Romance is an extremely popular genre for writers, but this doesn’t mean that it’s an easy style to get right. Romance can be complex and includes many sub-genres that can send beginner writers and aspiring romance authors into a tailspin. I’ve come up with a simple cheat sheet and tips to help you write your romance story.
- Get inspired! – Read romance novels and listen to love songs for inspiration. Find out what you like and dislike about it.
- Know the basic romance writing plot/ sequence/ formula which includes:
- A lovable and handsome hero.
- A heroine the reader can sympathize with.
- A realistic conflict that ensues and separates them to create emotional tension.
- A resolution to the conflict or a happily ever after.
- You need to provide an emotional outlet to your reader.
- Let your character/s sacrifice for love – don’t hand their relationship to them, let them work for it.
- Keep the action or tension moving to keep your reader engaged.
- Most romance is written in third-person to avoid muddling too many points of view.
- Let your readers pilot the plot.
- The relationship is the most important part of your story.
- Show your reader how your characters fall in love.
- Show their physical attraction and desire for each other.
- Leave your readers wanting more at the end of each chapter by using cliff hangers.
- Know the types of conflict:
- Internal conflict – these conflicts include personality clashes, differences in motivations, aspirations, goals and desires. These internal conflicts can be caused by an emotional or traumatic situation or circumstance. Emotional conflict increases tension and excitement.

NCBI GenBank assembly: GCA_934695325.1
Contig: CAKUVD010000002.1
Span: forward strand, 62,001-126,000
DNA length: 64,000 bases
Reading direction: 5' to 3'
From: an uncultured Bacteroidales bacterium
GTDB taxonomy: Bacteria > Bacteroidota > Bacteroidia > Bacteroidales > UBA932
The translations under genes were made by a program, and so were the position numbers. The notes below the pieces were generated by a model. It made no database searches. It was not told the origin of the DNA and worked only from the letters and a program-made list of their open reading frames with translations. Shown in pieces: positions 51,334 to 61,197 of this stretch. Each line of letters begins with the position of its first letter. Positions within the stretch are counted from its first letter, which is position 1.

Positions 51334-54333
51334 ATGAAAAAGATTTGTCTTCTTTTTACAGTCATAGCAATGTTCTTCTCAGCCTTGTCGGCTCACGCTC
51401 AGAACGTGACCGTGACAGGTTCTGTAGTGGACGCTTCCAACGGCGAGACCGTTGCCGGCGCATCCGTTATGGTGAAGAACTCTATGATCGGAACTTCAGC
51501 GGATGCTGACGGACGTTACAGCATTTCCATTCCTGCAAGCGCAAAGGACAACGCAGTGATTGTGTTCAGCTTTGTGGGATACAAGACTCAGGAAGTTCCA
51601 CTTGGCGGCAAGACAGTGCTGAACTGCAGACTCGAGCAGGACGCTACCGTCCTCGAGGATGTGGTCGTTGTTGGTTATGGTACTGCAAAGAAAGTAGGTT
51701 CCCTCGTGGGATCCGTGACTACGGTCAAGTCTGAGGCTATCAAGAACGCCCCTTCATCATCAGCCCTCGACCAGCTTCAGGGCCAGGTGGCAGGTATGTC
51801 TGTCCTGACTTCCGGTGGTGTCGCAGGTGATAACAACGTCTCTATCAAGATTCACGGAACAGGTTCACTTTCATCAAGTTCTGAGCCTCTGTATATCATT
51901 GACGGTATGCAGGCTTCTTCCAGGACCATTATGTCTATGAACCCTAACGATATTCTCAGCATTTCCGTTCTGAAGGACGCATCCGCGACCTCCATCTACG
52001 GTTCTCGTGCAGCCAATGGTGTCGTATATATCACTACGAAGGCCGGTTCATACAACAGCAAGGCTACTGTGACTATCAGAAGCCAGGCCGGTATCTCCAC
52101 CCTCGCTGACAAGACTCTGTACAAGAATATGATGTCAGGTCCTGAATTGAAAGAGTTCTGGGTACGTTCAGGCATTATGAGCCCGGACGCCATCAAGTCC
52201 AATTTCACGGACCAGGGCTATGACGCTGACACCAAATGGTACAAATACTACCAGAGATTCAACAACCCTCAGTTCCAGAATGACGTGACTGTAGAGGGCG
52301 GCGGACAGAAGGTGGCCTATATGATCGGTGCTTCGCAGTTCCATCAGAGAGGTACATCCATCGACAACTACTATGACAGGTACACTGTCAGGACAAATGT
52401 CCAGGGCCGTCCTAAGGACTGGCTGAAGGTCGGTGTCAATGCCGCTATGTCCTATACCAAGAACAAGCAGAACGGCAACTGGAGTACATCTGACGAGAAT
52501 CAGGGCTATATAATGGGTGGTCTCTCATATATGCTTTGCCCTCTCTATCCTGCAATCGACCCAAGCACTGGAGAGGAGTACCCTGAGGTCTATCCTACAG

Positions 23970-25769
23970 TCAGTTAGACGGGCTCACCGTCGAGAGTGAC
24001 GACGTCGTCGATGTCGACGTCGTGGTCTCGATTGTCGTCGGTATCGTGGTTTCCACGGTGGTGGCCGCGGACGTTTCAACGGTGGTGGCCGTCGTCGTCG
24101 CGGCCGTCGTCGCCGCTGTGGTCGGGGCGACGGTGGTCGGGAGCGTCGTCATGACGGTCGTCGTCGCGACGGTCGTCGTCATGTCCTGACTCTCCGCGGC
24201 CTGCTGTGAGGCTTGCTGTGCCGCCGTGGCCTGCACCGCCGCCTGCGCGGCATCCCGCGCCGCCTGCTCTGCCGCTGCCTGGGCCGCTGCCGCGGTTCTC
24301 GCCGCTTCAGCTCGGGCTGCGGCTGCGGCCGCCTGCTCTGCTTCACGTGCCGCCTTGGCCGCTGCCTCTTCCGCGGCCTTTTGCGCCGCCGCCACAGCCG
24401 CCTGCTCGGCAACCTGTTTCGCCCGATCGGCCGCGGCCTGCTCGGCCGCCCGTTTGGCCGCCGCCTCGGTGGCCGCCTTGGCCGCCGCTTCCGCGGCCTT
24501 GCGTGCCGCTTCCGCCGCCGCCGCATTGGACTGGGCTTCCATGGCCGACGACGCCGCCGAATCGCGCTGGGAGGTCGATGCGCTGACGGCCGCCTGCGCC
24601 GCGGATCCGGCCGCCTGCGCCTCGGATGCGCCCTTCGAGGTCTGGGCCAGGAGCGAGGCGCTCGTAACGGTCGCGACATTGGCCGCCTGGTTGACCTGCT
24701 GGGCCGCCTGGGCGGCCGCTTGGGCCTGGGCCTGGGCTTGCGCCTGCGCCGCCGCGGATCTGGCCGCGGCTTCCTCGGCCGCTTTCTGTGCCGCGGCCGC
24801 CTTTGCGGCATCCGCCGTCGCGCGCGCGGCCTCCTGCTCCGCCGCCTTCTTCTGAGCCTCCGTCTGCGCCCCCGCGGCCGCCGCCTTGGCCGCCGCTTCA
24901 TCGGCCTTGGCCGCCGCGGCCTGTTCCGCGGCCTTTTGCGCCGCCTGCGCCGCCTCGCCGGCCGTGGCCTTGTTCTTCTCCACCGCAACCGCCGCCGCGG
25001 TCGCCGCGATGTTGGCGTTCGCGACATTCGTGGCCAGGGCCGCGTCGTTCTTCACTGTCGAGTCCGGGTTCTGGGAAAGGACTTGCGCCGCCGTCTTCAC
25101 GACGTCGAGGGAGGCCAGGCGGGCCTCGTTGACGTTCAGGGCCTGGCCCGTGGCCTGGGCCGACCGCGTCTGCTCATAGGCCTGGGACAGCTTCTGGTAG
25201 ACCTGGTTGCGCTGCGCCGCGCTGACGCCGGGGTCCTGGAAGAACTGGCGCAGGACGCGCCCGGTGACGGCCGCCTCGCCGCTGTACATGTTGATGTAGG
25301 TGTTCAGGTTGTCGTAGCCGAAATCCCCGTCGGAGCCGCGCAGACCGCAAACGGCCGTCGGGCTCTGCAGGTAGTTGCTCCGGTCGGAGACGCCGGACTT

- External conflict – should be the secondary type of conflict in your story, brought about by other characters who influence the hero or heroine, misunderstandings and circumstances.
How to plot your romance:
- Introduce your hero.
- Show how he meets your heroine.
- Conflict ensues between the two.
- They must work together/ spend more time together.
- The characters have opposing goals and objectives.
- They start falling for each other due to a situation that brings them together.
- Their own desires or goals conflicts with the relationship.
- There’s a crisis when they try to form a relationship.
- One or both of them must sacrifice for love in the end.
Are you a romance writer? Do you have any other tips to share for writing romance? Do you read romance novels? Let me know by commenting below!
Love and Blessings,
Connect with me on social media:
Or visit my Amazon Author Page and support me by buying a book. Feel free to drop me an email at email@example.com. I’d love to hear from you!